Social norms and beliefs about gender based violence scale

A measure for use with gender based violence prevention programs in low-resource and humanitarian settings

Nancy A Perrin, Mendy Marsh, Amber Clough, Amelie Desgroppes, Clement Yope Phanuel, Ali Abdi, Francesco Kaburu, Silje Heitmann, Masumi Yamashina, Brendan Ross, Sophie Read-Hamilton, Rachael Turner, Lori Heise, Nancy Ellen Glass

Research output: Contribution to journalArticle

Abstract

Background: Gender-based violence (GBV) primary prevention programs seek to facilitate change by addressing the underlying causes and drivers of violence against women and girls at a population level. Social norms are contextually and socially derived collective expectations of appropriate behaviors. Harmful social norms that sustain GBV include women's sexual purity, protecting family honor over women's safety, and men's authority to discipline women and children. To evaluate the impact of GBV prevention programs, our team sought to develop a brief, valid, and reliable measure to examine change over time in harmful social norms and personal beliefs that maintain and tolerate sexual violence and other forms of GBV against women and girls in low resource and complex humanitarian settings. Methods: The development and testing of the scale was conducted in two phases: 1) formative phase of qualitative inquiry to identify social norms and personal beliefs that sustain and justify GBV perpetration against women and girls; and 2) testing phase using quantitative methods to conduct a psychometric evaluation of the new scale in targeted areas of Somalia and South Sudan. Results: The Social Norms and Beliefs about GBV Scale was administered to 602 randomly selected men (N = 301) and women (N = 301) community members age 15 years and older across Mogadishu, Somalia and Yei and Warrup, South Sudan. The psychometric properties of the 30-item scale are strong. Each of the three subscales, "Response to Sexual Violence," "Protecting Family Honor," and "Husband's Right to Use Violence" within the two domains, personal beliefs and injunctive social norms, illustrate good factor structure, acceptable internal consistency, reliability, and are supported by the significance of the hypothesized group differences. Conclusions: We encourage and recommend that researchers and practitioners apply the Social Norms and Beliefs about GBV Scale in different humanitarian and global LMIC settings and collect parallel data on a range of GBV outcomes. This will allow us to further validate the scale by triangulating its findings with GBV experiences and perpetration and assess its generalizability across diverse settings.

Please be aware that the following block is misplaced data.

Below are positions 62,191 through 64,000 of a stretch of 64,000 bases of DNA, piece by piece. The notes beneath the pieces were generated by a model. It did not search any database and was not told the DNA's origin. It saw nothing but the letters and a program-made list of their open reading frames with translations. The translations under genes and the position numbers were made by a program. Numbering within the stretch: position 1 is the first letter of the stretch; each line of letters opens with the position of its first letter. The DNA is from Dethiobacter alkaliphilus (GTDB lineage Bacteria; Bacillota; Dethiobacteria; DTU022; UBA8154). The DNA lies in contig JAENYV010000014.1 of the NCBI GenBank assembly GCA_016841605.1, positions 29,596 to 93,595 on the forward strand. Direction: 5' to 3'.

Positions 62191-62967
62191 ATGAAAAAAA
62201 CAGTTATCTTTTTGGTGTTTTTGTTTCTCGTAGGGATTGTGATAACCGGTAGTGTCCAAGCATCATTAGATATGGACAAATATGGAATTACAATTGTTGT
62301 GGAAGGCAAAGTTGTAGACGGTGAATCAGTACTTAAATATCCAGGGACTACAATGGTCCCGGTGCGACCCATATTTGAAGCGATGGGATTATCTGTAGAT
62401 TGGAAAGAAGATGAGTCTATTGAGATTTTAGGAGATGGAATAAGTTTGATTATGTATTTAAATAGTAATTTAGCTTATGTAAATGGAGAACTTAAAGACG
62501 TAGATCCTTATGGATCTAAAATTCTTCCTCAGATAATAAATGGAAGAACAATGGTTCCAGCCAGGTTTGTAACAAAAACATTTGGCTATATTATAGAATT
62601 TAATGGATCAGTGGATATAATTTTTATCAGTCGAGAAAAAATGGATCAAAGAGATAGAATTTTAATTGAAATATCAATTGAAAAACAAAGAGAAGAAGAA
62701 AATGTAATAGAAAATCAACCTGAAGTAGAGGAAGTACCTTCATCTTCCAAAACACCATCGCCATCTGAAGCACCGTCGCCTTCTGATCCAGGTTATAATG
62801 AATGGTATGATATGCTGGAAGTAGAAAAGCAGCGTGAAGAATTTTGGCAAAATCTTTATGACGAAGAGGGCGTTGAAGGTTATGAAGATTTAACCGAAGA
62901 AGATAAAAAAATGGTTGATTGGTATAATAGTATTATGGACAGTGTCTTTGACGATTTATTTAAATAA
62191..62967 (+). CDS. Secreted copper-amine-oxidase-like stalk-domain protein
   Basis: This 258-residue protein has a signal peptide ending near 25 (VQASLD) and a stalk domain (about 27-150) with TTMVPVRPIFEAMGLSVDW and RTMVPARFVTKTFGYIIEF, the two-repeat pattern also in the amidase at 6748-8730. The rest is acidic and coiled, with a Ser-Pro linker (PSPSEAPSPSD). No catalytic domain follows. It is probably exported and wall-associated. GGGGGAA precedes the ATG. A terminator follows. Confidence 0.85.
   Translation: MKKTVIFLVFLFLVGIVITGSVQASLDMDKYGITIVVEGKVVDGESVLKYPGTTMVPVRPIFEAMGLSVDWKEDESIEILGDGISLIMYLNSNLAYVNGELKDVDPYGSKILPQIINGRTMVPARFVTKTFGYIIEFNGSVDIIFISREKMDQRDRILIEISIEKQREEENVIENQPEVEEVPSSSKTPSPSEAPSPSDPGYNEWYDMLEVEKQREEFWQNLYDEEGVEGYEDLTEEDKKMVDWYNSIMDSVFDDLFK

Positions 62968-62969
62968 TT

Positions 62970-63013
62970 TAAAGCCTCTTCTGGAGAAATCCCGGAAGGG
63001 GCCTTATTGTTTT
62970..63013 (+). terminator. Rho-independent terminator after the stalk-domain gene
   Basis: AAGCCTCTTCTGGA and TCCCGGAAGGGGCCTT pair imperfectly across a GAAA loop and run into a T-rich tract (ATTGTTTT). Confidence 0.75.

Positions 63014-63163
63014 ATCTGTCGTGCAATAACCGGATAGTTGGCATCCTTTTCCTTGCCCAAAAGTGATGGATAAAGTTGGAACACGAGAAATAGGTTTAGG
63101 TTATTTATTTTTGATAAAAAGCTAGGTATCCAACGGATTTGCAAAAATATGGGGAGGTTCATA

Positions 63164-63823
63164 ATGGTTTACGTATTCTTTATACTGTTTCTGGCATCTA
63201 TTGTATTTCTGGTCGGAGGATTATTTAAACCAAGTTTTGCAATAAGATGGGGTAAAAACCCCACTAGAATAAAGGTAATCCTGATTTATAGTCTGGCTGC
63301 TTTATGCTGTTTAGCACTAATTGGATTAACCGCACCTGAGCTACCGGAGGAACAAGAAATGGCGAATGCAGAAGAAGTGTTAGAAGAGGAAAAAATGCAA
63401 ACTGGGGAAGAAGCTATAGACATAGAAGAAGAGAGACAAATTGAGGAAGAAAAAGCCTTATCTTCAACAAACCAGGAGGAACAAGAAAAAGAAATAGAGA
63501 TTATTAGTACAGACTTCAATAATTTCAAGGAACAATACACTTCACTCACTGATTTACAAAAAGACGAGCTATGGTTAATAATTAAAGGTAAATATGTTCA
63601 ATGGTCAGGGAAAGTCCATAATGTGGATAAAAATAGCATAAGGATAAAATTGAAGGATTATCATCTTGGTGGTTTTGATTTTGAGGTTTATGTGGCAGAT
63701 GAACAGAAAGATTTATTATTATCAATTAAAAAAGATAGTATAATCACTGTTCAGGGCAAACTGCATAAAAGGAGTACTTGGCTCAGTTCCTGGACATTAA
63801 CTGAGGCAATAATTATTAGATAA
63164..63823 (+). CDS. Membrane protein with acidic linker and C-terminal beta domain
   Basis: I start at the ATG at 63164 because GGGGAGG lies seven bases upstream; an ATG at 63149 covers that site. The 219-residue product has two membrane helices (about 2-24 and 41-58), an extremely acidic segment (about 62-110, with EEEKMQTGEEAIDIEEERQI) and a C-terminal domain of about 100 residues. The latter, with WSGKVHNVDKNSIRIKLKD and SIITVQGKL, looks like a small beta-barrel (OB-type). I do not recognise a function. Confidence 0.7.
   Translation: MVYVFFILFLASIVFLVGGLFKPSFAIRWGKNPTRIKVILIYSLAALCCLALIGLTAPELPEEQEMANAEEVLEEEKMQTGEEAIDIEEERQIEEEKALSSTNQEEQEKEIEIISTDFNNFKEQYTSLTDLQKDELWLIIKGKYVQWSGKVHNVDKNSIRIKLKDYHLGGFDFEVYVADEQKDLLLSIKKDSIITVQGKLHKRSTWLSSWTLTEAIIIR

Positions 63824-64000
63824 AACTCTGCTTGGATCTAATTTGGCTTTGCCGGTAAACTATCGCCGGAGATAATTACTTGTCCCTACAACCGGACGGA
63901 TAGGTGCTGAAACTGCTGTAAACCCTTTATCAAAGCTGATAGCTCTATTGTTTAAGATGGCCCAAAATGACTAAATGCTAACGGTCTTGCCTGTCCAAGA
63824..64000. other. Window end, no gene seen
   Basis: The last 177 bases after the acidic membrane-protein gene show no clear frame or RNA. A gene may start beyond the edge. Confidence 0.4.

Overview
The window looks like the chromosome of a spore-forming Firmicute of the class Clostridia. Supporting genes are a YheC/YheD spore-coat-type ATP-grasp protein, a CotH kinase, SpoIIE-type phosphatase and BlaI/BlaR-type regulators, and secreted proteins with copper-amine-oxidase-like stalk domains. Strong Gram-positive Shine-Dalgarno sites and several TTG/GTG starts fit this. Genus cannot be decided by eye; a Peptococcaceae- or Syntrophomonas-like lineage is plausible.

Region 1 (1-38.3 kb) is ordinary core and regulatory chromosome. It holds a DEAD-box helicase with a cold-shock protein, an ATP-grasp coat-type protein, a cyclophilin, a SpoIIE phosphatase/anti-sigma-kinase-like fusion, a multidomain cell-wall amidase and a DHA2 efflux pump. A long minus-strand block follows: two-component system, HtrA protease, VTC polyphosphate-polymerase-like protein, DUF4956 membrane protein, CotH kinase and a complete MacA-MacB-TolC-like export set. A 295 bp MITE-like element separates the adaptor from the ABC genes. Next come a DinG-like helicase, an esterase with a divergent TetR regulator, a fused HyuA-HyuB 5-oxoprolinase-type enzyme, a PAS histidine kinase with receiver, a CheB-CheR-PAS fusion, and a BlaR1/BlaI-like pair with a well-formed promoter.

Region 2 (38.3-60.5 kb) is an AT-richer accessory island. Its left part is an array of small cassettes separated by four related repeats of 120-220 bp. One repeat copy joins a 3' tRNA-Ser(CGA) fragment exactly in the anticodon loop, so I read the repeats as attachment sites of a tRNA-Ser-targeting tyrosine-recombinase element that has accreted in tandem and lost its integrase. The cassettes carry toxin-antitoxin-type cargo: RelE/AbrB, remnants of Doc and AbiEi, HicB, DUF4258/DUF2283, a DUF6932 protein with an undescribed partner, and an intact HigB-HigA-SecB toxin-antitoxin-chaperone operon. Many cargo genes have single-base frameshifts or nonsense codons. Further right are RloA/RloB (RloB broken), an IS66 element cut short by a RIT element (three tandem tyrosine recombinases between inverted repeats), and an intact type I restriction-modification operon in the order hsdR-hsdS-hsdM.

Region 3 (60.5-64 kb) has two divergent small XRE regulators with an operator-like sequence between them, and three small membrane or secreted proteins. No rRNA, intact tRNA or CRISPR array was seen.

Original languageEnglish (US)
Article number6
JournalConflict and Health
Volume13
Issue number1
DOIs
StatePublished - Mar 8 2019

Fingerprint

Social Norms
Violence
violence
gender
resources
Somalia
South Sudan
Sex Offenses
honor
Psychometrics
sexual violence
psychometrics
demographic situation
Primary Prevention
quantitative method
Spouses
husband
driver
Research Personnel
Safety

Keywords

  • Gender-based violence
  • Global health
  • Humanitarian
  • Metrics
  • Scale
  • Social norms

ASJC Scopus subject areas

  • Health(social science)
  • Public Health, Environmental and Occupational Health

Cite this